Today’s post could be considered a Part II to my post of July 27, entitled Loyalty and the Opposite of Surprise and Delight . In that offering, I related an experience in which the expectations created by a hotelier’s loyalty program were not only not met – but were dashed against the rocks like a lost ship at sea. Despite my dissatisfaction, I also said that I would not complain directly to the hotel chain, but rather would simply start doing more business with some of their competitors.
Well, it appears that my reaction to a bad customer experience is not atypical. In an excellent article in Colloquy, Dennis Armbruster presents and discusses the findings of a recent new survey by LoyaltyOne Consulting and Verde Group. That survey collected the views of retail shoppers on how they react to bad customer experiences. It found that more than 80% of dissatisfied customers remain silent rather than complain and seek some type of remedy. And while not all of these unhappy customers actually defect, the survey further found that “a typical retailer puts an average of 16% of its revenue at risk from dissatisfied customers who stay silent.” Pretty serious stuff, assuming you’re interested in growing your business – which most of us are.
So how does this relate to a loyalty or incentive program? As I suggested in my July 27 post, your loyalty or incentive program is an excellent conduit to your customer base, primarily because it is (or should be) a personal and emotional connection to them. Your program web site and communications are very useful means through which you can assess and improve your relationship with your customers.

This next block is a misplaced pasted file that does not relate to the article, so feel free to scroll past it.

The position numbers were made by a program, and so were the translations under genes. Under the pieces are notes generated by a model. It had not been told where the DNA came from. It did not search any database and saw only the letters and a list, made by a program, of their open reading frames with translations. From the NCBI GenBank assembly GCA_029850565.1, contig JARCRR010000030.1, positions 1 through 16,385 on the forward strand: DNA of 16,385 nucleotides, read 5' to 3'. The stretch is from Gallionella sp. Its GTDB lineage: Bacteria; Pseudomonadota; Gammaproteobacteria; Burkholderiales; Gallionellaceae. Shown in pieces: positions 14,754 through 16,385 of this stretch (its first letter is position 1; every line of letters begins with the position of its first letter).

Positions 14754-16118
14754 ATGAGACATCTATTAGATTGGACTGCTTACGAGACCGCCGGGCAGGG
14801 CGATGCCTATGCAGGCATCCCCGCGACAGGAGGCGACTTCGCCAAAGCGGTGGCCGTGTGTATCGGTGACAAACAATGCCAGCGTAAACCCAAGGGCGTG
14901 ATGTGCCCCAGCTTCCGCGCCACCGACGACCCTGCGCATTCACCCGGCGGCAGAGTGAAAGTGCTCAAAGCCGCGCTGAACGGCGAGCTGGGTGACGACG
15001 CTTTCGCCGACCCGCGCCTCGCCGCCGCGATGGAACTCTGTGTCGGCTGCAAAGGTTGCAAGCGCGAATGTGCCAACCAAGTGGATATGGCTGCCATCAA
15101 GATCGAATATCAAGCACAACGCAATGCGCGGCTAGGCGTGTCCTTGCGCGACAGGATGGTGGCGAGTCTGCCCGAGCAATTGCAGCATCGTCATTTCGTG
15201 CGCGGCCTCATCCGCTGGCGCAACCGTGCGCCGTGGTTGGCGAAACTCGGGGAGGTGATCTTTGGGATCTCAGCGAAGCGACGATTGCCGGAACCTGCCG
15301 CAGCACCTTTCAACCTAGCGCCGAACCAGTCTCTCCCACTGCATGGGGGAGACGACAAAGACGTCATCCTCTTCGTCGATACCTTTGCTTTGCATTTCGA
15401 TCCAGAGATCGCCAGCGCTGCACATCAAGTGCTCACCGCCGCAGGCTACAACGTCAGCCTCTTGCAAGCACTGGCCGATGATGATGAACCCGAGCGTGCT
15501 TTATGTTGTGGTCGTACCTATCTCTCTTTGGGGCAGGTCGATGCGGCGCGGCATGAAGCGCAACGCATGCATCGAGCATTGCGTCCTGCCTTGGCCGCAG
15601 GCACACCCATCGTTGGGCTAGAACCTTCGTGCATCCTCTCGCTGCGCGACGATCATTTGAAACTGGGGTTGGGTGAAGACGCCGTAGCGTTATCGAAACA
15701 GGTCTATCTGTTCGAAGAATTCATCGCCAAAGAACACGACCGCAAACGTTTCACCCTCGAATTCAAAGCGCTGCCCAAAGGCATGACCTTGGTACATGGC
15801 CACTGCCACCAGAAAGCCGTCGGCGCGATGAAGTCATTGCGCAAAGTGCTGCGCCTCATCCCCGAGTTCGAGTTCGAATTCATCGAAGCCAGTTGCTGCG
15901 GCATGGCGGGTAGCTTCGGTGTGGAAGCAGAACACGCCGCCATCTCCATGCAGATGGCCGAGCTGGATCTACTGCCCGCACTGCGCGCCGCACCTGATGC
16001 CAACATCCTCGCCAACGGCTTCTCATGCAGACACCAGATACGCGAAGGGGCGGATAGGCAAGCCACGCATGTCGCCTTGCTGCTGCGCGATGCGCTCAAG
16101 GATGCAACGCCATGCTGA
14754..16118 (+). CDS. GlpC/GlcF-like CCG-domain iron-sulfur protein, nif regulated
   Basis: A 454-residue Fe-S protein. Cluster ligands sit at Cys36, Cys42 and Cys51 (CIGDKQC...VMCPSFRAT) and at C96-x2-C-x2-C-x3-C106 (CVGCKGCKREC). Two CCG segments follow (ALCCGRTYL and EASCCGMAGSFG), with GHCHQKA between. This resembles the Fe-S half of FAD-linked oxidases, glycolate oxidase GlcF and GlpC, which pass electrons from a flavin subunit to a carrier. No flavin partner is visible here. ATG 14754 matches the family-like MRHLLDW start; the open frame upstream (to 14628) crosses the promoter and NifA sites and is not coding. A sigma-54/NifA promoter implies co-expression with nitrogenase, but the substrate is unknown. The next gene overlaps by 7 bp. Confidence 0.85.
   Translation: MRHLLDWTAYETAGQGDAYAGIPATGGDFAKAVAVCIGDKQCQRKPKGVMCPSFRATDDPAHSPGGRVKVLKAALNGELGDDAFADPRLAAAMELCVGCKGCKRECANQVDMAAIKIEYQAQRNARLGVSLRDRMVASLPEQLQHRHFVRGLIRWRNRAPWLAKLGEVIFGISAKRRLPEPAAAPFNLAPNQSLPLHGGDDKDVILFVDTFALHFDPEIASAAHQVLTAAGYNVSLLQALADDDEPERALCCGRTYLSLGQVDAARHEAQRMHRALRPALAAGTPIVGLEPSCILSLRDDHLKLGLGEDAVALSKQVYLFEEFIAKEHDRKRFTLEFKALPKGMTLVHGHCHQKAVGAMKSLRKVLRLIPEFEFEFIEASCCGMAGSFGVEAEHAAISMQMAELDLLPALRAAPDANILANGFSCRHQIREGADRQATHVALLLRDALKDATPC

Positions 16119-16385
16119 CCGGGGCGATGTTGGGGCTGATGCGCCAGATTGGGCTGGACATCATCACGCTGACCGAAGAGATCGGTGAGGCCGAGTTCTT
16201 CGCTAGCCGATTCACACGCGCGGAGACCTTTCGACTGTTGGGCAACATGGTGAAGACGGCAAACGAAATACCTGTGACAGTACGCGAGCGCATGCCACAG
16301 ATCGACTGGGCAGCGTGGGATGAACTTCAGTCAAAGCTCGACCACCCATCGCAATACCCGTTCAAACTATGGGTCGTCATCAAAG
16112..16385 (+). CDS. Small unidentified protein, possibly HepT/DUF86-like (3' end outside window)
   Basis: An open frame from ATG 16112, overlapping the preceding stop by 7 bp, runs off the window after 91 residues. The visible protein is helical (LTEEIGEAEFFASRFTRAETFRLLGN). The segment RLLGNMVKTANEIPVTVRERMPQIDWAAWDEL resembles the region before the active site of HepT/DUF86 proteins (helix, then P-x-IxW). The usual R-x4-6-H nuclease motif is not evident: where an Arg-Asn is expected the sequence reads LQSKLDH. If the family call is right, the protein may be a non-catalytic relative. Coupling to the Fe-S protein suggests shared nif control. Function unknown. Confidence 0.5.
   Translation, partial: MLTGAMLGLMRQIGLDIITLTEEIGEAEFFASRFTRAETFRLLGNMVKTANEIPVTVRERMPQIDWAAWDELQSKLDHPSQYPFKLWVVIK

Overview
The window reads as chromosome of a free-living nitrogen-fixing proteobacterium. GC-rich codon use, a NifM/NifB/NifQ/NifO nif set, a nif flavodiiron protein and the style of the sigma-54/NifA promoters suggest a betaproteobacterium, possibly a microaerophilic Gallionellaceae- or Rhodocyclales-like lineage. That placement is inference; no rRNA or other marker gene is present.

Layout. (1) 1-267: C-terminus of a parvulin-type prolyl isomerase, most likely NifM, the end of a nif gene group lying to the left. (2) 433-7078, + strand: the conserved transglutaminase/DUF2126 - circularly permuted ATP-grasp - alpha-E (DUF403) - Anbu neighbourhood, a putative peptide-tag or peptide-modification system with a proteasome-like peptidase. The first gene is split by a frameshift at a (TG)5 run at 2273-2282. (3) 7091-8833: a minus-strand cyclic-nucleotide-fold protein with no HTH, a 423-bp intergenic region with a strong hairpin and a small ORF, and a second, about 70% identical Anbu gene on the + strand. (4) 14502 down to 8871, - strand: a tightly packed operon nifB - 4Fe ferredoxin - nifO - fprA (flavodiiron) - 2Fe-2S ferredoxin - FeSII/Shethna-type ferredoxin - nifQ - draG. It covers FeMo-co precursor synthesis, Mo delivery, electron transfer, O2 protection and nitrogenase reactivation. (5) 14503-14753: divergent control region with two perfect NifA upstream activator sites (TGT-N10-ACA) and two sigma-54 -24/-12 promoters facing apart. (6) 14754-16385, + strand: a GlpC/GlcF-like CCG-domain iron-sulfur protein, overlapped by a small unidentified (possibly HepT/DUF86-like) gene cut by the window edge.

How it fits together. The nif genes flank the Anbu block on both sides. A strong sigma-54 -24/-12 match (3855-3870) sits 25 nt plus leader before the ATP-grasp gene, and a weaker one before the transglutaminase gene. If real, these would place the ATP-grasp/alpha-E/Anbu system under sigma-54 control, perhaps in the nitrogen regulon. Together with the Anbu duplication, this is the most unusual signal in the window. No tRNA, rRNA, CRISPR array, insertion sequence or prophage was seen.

Delta Air Lines, for example, uses their SkyMiles loyalty program branding in communications related to recent experiences. After virtually every flight, I receive an email that says “As a Gold Medallion, Help Us Improve Your Travel Experience.” Delta is using my attachment to their SkyMiles program to induce me to provide my assessment of their performance. And while they specifically ask that the survey not be used to “complain,” I have found that low ratings on various dimensions do solicit further inquiry and follow-up.
I think that all of us understand that an incentive or loyalty program is a valuable and powerful tool to recognize and reward those customer behaviors (like buying from us!) that contribute positively to our business success. But I’m also convinced that these programs can be valuable in getting some of those that have had negative experiences to speak up. As the Colloquy article says “Conventional wisdom holds that no news is good news. When it comes to customer dissatisfaction, that couldn’t be further from the truth.”